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Psychoneuroendocrinology. 2012 Jun;37(6):752-61. doi: 10.1016/j.psyneuen.2011.09.006. Epub 2011 Oct 5.

Genetic and hormonal sensitivity to threat: testing a serotonin transporter genotype × testosterone interaction.

Author information

  • 1Department of Psychology, The University of Texas at Austin, Austin, TX 78756, USA. josephs@mail.psy.utexas.edu

Abstract

BACKGROUND:

Striking parallels are observed when comparing the literature on the 5-HTTLPR of the serotonin transporter gene (SLC6A4) to the testosterone (T) literature on measures of stress reactivity and neural activity. Short (S) allele carriers and individuals higher in testosterone levels show exaggerated stress responses, amygdala hyperactivity, and reduction of amygdala-prefrontal cortex coupling when exposed to threat.

METHODS:

Three studies tested the hypothesis that higher T, S carriers would show increased cortisol responses to threat.

RESULTS:

Supporting the hypothesis, a T × 5-HTTLPR interaction was obtained across all studies. Threats to status via social exclusion (Study 1), cognitive/perceptual failure (Study 2), and physical competence (Study 3) all produced elevated cortisol levels in S carriers with higher T levels. An unexpected result was that 5-HTTLPR long (L) allele homozygotes with higher T showed lower cortisol levels in response to threat-a pattern of response that closely parallels that reported for psychopathic individuals. Finally, combining effect sizes across studies showed that the likelihood that these effects were due to Type 1 errors was quite low.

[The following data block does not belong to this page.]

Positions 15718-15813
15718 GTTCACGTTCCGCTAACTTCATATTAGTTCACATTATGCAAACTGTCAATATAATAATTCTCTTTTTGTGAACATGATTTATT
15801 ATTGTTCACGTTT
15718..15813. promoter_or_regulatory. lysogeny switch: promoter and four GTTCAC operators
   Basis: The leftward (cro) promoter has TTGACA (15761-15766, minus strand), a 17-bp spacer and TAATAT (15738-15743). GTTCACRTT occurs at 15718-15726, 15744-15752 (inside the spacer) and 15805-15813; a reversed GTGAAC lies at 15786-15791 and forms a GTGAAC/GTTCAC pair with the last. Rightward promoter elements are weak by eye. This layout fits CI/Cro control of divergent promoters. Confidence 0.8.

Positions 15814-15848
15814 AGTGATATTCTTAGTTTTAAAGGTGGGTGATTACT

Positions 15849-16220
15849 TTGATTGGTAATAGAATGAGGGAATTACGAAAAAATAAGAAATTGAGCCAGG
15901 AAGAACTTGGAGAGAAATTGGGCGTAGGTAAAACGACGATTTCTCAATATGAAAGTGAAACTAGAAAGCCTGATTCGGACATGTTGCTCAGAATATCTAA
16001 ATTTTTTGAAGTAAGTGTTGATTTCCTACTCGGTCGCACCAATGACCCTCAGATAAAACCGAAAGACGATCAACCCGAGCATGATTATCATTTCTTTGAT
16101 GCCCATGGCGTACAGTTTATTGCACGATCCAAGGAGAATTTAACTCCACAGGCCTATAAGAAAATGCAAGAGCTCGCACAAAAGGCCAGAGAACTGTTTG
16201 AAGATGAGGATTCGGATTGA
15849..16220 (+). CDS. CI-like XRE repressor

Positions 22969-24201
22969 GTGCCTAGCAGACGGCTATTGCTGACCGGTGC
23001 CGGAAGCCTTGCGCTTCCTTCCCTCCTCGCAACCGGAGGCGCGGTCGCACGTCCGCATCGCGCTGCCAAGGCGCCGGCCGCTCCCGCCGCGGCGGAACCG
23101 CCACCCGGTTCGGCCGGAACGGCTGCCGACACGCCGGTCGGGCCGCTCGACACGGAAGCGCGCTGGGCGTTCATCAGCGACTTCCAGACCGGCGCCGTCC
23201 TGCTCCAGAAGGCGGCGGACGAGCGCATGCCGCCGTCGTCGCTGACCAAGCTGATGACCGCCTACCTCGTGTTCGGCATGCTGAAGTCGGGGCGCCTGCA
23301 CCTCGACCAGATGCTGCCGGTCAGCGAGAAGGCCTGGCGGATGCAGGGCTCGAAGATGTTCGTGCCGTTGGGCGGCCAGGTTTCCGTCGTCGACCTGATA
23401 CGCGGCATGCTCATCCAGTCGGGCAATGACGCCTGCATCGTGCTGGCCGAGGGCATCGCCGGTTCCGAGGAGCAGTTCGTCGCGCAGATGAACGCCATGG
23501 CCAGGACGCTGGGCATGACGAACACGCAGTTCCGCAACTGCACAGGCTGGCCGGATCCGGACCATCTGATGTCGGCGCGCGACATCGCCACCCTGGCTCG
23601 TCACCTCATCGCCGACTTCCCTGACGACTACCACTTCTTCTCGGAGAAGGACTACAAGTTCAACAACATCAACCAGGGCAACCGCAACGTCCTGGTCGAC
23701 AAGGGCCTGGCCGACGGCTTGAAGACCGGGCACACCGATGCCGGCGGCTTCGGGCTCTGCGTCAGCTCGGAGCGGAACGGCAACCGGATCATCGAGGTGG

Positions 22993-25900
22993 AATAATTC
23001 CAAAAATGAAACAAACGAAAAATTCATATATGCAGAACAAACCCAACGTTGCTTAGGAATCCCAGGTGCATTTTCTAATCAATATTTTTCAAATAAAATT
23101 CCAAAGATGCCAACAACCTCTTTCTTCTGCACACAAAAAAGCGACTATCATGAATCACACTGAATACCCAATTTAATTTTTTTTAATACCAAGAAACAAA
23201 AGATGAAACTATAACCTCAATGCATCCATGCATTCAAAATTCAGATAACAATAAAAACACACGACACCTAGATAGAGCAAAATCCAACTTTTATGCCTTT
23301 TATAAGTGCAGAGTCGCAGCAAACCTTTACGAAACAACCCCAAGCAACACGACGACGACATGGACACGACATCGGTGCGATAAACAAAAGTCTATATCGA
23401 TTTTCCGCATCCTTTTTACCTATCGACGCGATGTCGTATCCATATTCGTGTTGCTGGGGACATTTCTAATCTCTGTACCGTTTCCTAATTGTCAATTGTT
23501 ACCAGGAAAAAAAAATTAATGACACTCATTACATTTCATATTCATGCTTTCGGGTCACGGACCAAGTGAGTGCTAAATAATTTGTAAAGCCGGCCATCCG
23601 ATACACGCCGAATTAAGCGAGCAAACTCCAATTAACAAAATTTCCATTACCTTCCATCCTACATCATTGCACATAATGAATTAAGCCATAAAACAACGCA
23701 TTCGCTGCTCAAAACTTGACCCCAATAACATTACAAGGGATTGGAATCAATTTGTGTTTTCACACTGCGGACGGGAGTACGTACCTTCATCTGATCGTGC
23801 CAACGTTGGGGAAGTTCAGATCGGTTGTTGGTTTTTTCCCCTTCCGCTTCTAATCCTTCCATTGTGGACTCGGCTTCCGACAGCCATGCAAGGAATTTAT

CONCLUSIONS:

What emerges from these studies is a novel yet reliable, and synergistic relationship between 5-HTTLPR genotype and testosterone on stress reactivity, possibly conferring vulnerability for multiple neuropsychiatric disorders.

Copyright © 2011 Elsevier Ltd. All rights reserved.

PMID:
21978869
[PubMed - indexed for MEDLINE]
PMCID:
PMC3262096
Free PMC Article

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